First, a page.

On the other hand, the European Commission has to successfully sell the idea that the UK should never have been brought in to begin with and that it can hold the remaining group of Eurozone nations together. It has to do that because the prospect of countries leaving the EU, raises the very real possibility that creditors in Germany will not be paid back the money they lent to countries like Greece, Cyprus, Italy, Spain, Portugal, Ireland et al. 

 



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January 16 2017

Commentary by Eoin Treacy

Email of the day on the secular bull market in bonds

Enjoy watching the video presentations. Thought you may be interested in the following interview of Gary Shilling

Eoin Treacy's view -

Thank you for you kind words and this interesting interview which may be of interest to subscribers. 

Gary Shilling’s view that technological innovation is inherently deflationary is very much in tune with our view. The increasing commercial applications of biotechnology, automation, artificial intelligence, the internet and mobile technology are all likely to enhance productivity and could very well represent a deflationary influence. On the other hand, the increasing calls for free money (universal social payments) lower taxes, more spending and deregulation have the capacity to stoke inflation.

 



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January 16 2017

Commentary by Eoin Treacy

Email of the day on MOOCs

On your piece about MOOCs I couldn't help but observe that you did not mention FutureLearn

This service is UK based and is an offshoot of the Open University.

It claims to be the largest MOOC. See below. I've used it and it's very good. I particularly like the fact that many courses are short - 6 weeks and typically 2 - 3 hrs per week.  
All the best

 

Eoin Treacy's view -

Thank you for highlighting FutureLearn.com which, as you point out, is another major centre of online learning and builds on Open University’s long history of distance learning. This article from May last year highlights how a number of universities will allow students to earn as many as 30 credits towards a degree using FutureLearn’s portal. That’s a powerful method to help reduce the cost of earning a primary degree and enhances even further our ability to enjoy learning throughout our lives.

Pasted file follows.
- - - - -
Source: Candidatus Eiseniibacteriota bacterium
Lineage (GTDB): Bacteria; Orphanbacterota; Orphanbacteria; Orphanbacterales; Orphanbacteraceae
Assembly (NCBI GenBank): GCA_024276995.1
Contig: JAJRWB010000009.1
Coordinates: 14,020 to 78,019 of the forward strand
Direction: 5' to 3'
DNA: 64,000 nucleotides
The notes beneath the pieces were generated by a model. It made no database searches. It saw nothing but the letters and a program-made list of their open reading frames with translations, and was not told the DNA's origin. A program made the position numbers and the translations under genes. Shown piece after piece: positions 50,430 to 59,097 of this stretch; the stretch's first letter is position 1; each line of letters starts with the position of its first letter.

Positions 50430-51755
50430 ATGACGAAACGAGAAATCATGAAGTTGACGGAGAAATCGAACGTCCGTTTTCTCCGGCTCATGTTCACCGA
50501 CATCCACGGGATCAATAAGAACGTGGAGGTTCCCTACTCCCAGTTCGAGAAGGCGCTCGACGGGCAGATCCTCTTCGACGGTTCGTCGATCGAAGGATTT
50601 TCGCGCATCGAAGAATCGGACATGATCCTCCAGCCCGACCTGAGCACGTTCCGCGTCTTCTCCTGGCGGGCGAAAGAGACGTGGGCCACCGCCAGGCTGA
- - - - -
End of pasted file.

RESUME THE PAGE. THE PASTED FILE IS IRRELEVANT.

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January 16 2017

Commentary by Eoin Treacy

Email of the day on reshoring and automation

This is indeed well under way and generally government-supported trend globally, with Germany (as always) at the forefront, but also the US and the rest of Europe promoting and facilitating the process.

The article below is interesting I think

It gives an idea of how easily these processes are implemented (2 weeks to start production) and the advantages offered to producers (design innovation + shorter time to market + customisation). €2 million investment for being able to produce a total of 200k pieces every year seems very low.

Shima Seiki (6222) - that provided the machinery to Benetton - is a company worth looking into, and the recent rally in share price confirms what you mentioned re the growth potential from clothing manufacturers in Asia.

This is also confirmed on their IR page
 

 

Eoin Treacy's view -

Thank you for this above article expounding upon the seamless garment manufacturing being pioneered by Shima Seiki. Seamless garment manufacture has been around in the hosiery business for a long time but finishing was always required to sew the legs on the gusset. Introducing seamless manufacture to outer wear is a major innovation and as you point represents an additional sign of increasing interest in automation in the garment industry. 



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January 13 2017

Commentary by David Fuller

Davos Wonders If It Is Part of the Problem

Here is the opening of this topical article from Bloomberg:

Kenneth Rogoff can pinpoint the moment he started to grow concerned Donald Trump would be the next U.S. president: It was when Rogoff’s fellow attendees at the World Economic Forum’s annual meeting last January said it could never happen. “A joke I’ve told 1,000 people in the months since leaving Davos is that the conventional wisdom of Davos is always wrong,” says the Harvard professor and former chief economist of the International Monetary Fund. “No matter how improbable, the event most likely to happen is the opposite of whatever the Davos consensus is.”

The repeated failure of business and political elites to predict what’s coming—last year, that included the U.K.’s vote to leave the European Union—doesn’t strike those returning this month to the Swiss Alps as very funny. After a year in which political upsets roiled financial markets and killed off the careers of once-dominant Davos-going politicians, the concern for delegates attending this year’s meeting isn’t that their forecasts are often wrong, but that their worldview is.